How can I fit a new laundry center through the bathroom doorway?
April 21, 2015 3:34 PM   Subscribe

I currently have an old stacked washer/dryer in my condo bathroom that's 23.87" width, 27" depth, 70" height. It doesn't work well, so I ordered a new stacked washer/dryer with the same dimensions that's being delivered tomorrow. But I just measured the doorway to the bathroom, and even if you remove the door and the door jamb, it's 23.5" wide, measured from the inside. Is there any reasonable way to get the old one out and a new one inside without a big construction job? How did they get it inside?
posted by JohnKarlWilson to Home & Garden (14 answers total)
Is there trim around the door that could be removed and replaced afterwards?
posted by erst at 3:38 PM on April 21, 2015

Can the washer and dryer be partially disassembled? Sometimes the fascia or skirt can be removed to give it a smaller/shallower profile for just this sort of situation. Posting pics and/or the make & model number might reveal something.
posted by mosk at 3:44 PM on April 21, 2015

It is not a major construction project to remove part of the door casing, if that is required. It would be easier to remove part of the machines, if possible.

Perhaps if you post a picture of your door, people could advise you more specifically.
posted by ssg at 3:49 PM on April 21, 2015 [1 favorite]

Response by poster: The washer dryer is a Kenmore machine here. Apart from the door jamb, there is trim around the outside of the door, but I think it's just decorative, because the inside of the door has no trim. Disassembling part of a washer/dryer would void the warranty, I think, and also be very difficult.
posted by JohnKarlWilson at 3:53 PM on April 21, 2015

I'm with ssg: It sucks, but as construction jobs go isn't the end of the world to pull the door frame and replace it afterwards.
posted by straw at 3:55 PM on April 21, 2015

I'd call Sears, and explain the situation. My local appliance store has always been prepared with people who can do minor stuff like that. You might be surprised at how good they are.
posted by lobstah at 4:07 PM on April 21, 2015 [2 favorites]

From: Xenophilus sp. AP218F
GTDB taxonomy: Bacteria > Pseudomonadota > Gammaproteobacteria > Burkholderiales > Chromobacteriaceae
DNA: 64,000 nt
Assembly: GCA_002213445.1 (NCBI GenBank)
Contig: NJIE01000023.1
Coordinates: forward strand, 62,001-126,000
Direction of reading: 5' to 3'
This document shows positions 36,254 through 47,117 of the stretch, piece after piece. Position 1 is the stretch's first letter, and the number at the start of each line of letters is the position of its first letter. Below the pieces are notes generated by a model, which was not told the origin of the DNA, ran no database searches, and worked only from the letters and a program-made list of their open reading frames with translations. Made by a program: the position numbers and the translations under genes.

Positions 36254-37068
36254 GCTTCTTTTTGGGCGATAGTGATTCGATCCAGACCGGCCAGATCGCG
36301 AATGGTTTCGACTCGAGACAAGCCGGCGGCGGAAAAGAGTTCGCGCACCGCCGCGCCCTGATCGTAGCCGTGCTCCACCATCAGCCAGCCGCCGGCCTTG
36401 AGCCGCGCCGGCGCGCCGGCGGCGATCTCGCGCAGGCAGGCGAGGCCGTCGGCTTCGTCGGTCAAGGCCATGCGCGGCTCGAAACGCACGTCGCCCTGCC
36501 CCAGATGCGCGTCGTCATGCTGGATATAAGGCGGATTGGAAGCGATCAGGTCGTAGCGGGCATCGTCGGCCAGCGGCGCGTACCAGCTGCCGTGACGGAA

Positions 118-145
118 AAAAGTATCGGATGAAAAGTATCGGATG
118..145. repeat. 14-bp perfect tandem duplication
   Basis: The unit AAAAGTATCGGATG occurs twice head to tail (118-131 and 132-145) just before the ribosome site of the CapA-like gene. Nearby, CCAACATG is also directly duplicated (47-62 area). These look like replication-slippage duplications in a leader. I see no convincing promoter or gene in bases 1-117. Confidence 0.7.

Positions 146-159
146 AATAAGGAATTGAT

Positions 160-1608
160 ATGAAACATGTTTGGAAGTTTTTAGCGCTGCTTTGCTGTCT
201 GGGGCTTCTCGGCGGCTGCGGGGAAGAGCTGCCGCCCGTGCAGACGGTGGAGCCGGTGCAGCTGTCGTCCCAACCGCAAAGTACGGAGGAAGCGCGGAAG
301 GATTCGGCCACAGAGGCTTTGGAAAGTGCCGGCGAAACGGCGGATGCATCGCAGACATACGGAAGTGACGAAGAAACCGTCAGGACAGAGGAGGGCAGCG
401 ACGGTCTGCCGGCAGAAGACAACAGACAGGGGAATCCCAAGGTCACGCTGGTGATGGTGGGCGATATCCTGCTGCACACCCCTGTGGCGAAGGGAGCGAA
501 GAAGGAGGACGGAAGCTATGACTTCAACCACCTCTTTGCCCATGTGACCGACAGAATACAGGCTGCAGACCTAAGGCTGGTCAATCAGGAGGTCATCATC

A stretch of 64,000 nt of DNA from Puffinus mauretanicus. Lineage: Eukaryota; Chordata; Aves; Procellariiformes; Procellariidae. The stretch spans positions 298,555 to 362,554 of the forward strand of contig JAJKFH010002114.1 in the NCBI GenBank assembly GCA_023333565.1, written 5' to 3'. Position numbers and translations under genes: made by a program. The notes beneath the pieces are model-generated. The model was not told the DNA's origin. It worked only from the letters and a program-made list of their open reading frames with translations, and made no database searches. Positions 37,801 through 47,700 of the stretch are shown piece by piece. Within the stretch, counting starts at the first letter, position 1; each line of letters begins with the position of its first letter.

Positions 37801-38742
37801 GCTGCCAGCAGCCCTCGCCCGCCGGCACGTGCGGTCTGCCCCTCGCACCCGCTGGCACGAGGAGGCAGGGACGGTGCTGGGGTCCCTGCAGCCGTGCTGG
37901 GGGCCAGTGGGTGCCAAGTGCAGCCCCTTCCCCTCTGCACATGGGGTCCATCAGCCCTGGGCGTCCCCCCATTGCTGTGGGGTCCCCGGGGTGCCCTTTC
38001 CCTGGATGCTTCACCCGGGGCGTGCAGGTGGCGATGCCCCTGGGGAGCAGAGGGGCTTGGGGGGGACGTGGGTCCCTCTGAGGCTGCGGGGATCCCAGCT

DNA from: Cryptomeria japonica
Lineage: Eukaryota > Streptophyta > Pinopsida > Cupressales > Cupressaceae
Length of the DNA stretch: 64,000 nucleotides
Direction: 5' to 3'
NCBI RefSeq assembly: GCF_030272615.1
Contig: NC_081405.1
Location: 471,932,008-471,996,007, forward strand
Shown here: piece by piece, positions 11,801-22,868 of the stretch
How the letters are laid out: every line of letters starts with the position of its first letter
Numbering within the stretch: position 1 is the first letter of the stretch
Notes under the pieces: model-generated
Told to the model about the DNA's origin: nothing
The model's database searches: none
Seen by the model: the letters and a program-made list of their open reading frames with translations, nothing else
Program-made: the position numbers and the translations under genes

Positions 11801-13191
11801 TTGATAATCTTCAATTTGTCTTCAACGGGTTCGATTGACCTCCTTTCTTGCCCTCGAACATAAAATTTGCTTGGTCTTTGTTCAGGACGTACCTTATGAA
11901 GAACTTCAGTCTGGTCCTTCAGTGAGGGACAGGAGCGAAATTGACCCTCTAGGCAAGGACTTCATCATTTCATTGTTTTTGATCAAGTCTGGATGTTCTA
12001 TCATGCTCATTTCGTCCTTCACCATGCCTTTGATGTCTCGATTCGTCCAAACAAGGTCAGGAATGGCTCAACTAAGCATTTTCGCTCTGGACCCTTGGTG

I am not so sure that removing the fascia would void the warranty -- these typically come off either with a few screws or just some gentle pressure -- the outer skin is removable, and it's how you gain access to the inside of the machine. But as lobstah says above, I'd call the Sear's installation number, The folks they send out to do the install have seen many similar situations and can either do this or advise you on how it should be done. And if worse comes to worse, you can remove the door casing as straw suggests. It's inconvenient but sometimes it's what you have to do to get stuff in or out of a tight space.
posted by mosk at 4:14 PM on April 21, 2015

Response by poster: I just noticed something at the bottom of the doorway (here's a picture). It looks like there's a half-inch wide piece of wood attached to the frame, going up the whole height of the door. So my guess is that I will need to take off the door, the jamb, the trim, and then this extra piece of wood, and that should be enough space for the washer/dryer to get in and out. Is that a major operation to do all (I'm very unskilled)? I assume that the Sears delivery/installation people are not going to do that for me.
posted by JohnKarlWilson at 4:27 PM on April 21, 2015

The door trim is probably 15 minutes of work to pull and replace, maybe 30 if you're being careful, with the right hand tools and technique.
posted by zippy at 4:33 PM on April 21, 2015

After looking at that particular picture you posted, I think it would be helpful if you took a step or two back and tried to take/post a few images that show a larger portion of the door and jamb. What you posted does NOT look like a finished door casing, but instead like a partially finished door casing, with some amount of surface putty or mud. You don't want to mess with that if you can avoid it, as those do require much more skill to repair. There is a big difference between a standard complete door frame and a partial door frame: A finished door casing can be removed and reinstalled without too much drama if the handy-person knows what they are doing, while with a partially finished door casing has less material that can be removed, and the rest of it exposed wall, which will require repair and repainting if you mess it up.
posted by mosk at 4:41 PM on April 21, 2015 [5 favorites]

Do you have a saw, and a small crowbar? Get enough length of 1/2 x 1 inch moulding to go the full length of the door facing, and replacethe goop. Also get some paintable silicone sealant to fill the cracks. Find a pint of latex paint and a small foam brush, you'll be done in no time. Sears charges hourly to do fix up, it used to be $65. I know this because my housemate callwd them because te dryer stopped working. The guy came out, he said that the renter in your apartment had his power turned off. That will be $65.
posted by Oyéah at 4:54 PM on April 21, 2015

It might be $65 an hour, or it might be $65 to come out + ? per hour.
posted by edgeways at 5:09 PM on April 21, 2015

Ask Sears for today's going rate. While you are at it, make the door big enough permanently.
posted by Oyéah at 8:05 PM on April 21, 2015 [3 favorites]

Yeah, that's a good point. In the long run it might be wise to just have someone come and enlarge the actual doorway/new door etc. Otherwise every-time you or someone else replaces the unit the same thing will happen. Plus wider doors are just generally better universal design
posted by edgeways at 6:48 AM on April 23, 2015

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